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Last Friday, New Jersey Gov. and ex officio University Trustee Chris Christie endorsed Donald Trump in his bid for the Republican nomination and the White House. This Board believes that this action runs contrary to both democratic and University values and calls on Christie to renege on his endorsement and remove any affiliation to Trump and his campaign.

Trump has made several statements antithetical to values that the University holds dear. Section 1.1.4 of Rights, Rules and Responsibilities states that while the University “acknowledge[s] the difficulties inherent in creating a community of” differing backgrounds, beliefs and experiences, it is committed to supporting the creation of such a diverse community. Trump has not conducted his campaign in accordance with this value. He has argued that he saw Muslim-Americans “celebrating” following the terrorist attacks on Sept. 11, a claim that has not been substantiated and simply serves to stoke animosity towards Muslims living peacefully within America’s borders. Similarly, his refusal to immediately disavow the support of former Ku Klux Klan leader David Duke speaks to his lack of regard for the millions of minority group members that the KKK has harmed with violence and hate. Trump has also embraced a broadly xenophobic and intensely ignorant view of Hispanic-Americans and Hispanic immigrants in order to divide the country and propagate his campaign’s image. Section 1.2.1 asserts that while the University seeks to foster vigorous debate, “alienating ... individuals” whose diverse perspectives enrich this debate “harm[s] the whole community.” Even if Trump doesn’t believe what he says, that does not change that fact that his comments insult and demean large portions of the Princeton community. Christie should recognize what 2012 Republican Presidential candidate Mitt Romney and other politicians have termed “disqualifying [and] disgusting” remarks and recant his endorsement accordingly.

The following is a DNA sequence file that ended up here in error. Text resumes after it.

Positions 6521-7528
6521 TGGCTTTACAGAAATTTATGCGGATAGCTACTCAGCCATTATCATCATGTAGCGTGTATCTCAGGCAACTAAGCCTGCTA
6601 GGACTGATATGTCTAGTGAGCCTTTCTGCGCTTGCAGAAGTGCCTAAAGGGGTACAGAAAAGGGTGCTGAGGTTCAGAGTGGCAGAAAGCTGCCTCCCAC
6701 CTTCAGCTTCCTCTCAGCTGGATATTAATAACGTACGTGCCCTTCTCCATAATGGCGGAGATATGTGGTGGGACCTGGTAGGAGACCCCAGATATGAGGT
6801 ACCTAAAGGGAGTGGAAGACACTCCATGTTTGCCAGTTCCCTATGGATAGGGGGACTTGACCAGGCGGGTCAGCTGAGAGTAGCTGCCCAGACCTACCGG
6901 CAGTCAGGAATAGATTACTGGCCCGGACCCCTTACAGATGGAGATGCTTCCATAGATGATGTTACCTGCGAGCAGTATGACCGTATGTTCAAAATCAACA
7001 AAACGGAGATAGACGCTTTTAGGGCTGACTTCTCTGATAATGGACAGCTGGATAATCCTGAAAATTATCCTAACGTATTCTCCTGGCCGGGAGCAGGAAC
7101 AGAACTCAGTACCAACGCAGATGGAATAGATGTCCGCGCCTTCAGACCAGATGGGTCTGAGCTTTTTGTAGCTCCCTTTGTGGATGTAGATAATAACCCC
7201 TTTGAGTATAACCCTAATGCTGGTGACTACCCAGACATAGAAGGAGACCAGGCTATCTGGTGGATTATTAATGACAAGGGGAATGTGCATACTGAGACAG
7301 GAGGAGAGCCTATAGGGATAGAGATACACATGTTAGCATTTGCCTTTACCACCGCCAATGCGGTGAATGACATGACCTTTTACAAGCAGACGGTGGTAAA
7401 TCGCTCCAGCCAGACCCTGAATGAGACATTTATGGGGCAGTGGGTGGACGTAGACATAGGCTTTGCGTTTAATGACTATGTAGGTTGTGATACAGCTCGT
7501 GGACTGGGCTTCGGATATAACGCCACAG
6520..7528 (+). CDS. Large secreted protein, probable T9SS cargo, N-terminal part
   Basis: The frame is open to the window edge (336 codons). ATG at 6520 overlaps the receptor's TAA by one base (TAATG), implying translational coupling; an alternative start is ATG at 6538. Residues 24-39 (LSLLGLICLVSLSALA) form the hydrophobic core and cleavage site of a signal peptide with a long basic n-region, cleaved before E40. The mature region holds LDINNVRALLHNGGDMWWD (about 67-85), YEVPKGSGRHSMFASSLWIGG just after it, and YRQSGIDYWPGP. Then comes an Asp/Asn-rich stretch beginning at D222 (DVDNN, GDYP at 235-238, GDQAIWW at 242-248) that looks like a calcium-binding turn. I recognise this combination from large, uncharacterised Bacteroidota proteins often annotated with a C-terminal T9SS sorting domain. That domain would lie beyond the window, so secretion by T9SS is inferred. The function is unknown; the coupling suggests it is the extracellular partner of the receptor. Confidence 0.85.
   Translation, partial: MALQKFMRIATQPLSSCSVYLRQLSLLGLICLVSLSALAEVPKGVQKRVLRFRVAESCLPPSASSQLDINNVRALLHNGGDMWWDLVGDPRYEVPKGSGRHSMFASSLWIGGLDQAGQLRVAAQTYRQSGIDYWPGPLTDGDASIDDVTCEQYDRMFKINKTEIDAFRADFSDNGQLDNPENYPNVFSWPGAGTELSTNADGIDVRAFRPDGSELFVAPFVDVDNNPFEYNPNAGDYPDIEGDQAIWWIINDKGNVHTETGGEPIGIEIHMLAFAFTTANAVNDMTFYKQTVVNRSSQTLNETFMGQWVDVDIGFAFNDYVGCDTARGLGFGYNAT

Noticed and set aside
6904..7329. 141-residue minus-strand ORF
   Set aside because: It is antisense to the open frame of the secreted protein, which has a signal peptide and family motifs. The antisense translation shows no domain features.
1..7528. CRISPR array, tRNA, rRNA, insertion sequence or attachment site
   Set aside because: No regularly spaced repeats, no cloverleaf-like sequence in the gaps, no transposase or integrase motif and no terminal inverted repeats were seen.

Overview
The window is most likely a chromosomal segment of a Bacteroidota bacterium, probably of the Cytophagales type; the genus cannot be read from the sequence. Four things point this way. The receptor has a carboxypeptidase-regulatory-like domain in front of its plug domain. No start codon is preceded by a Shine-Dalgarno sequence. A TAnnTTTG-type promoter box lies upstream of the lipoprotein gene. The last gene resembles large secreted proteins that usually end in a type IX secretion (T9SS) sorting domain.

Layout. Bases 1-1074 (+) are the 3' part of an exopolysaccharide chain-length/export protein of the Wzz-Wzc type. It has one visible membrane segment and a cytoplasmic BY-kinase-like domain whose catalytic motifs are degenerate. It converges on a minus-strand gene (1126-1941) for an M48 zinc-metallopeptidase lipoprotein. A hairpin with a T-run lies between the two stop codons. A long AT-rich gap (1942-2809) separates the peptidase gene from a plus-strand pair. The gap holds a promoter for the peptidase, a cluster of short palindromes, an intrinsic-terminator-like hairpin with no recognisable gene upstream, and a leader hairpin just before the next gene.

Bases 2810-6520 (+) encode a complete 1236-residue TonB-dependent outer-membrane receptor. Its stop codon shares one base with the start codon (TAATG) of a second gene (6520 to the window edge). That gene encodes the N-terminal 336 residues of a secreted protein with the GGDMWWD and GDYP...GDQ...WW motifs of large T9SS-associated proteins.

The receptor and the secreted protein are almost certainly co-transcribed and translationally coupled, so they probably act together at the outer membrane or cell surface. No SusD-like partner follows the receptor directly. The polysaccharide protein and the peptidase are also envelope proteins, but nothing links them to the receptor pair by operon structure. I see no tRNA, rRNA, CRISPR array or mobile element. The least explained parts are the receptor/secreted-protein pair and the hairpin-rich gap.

Beyond his affronts to University standards, Trump’s comments further run contrary to the values of a democratic society. We refer to his response to criticism that he’s faced in the media. Trump has stated his willingness to “‘open up’ libel laws” and make it easier to sue news organizations. This type of legislation would create a chilling effect on free press, weakening one of the most important rights afforded to American citizens. Again, whether or not Trump, the man, believes what Trump, the candidate, says is immaterial. His willingness to directly flout the tenets of the Constitution in response to simple critiques does not inspire confidence in the reaction a Trump administration would have to criticism in the face of controversy. Christie should have taken this into consideration before he endorsed Trump, and we call on him to rectify his poor judgement.

Christie may join Trump supporters and argue that Trump “tells it like it is,” and that we should hold this unabashed commitment to the truth above the concerns stated above. Even if the University placed such little weight on these concerns, the Board rejects this argument on the basis of fact. Pulitzer Prize-winning fact-checker Politifact rates 76% of Trump’s statements that it has reviewed as “mostly false,” “false” or “pants on fire” — the latter refers to a statement that is willfully misleading or egregiously incorrect. Trump’s statements are not just ideologically offensive — they are objectively untrue.

This Board does not make a partisan objection to Trump’s political stances, nor do we fault him for changing his view on several issues. Many candidates share some of Trump’s views, and almost all of them have changed their position on issues during this election cycle. We recognize that vigorous discussion of the merits and flaws of various candidates and platforms is necessary for the flourishing of the American political system. Different candidates can present incompatible yet sincerely held beliefs that should be discussed in the open. However, we find a trustee’s endorsement of a candidate who holds no regard for University and American values unacceptable and urge Christie to reverse his endorsement immediately.

Connor Pfeiffer ’18, Theodore Furchtgott ’18, and Paul Draper ’18 recused themselves from the writing of this editorial.

The Editorial Board is an independent body and decides its opinions separately from the regular staff and editors of The Daily Princetonian. The Board answers only to its Chair, the Opinion Editor and the Editor-in-Chief.

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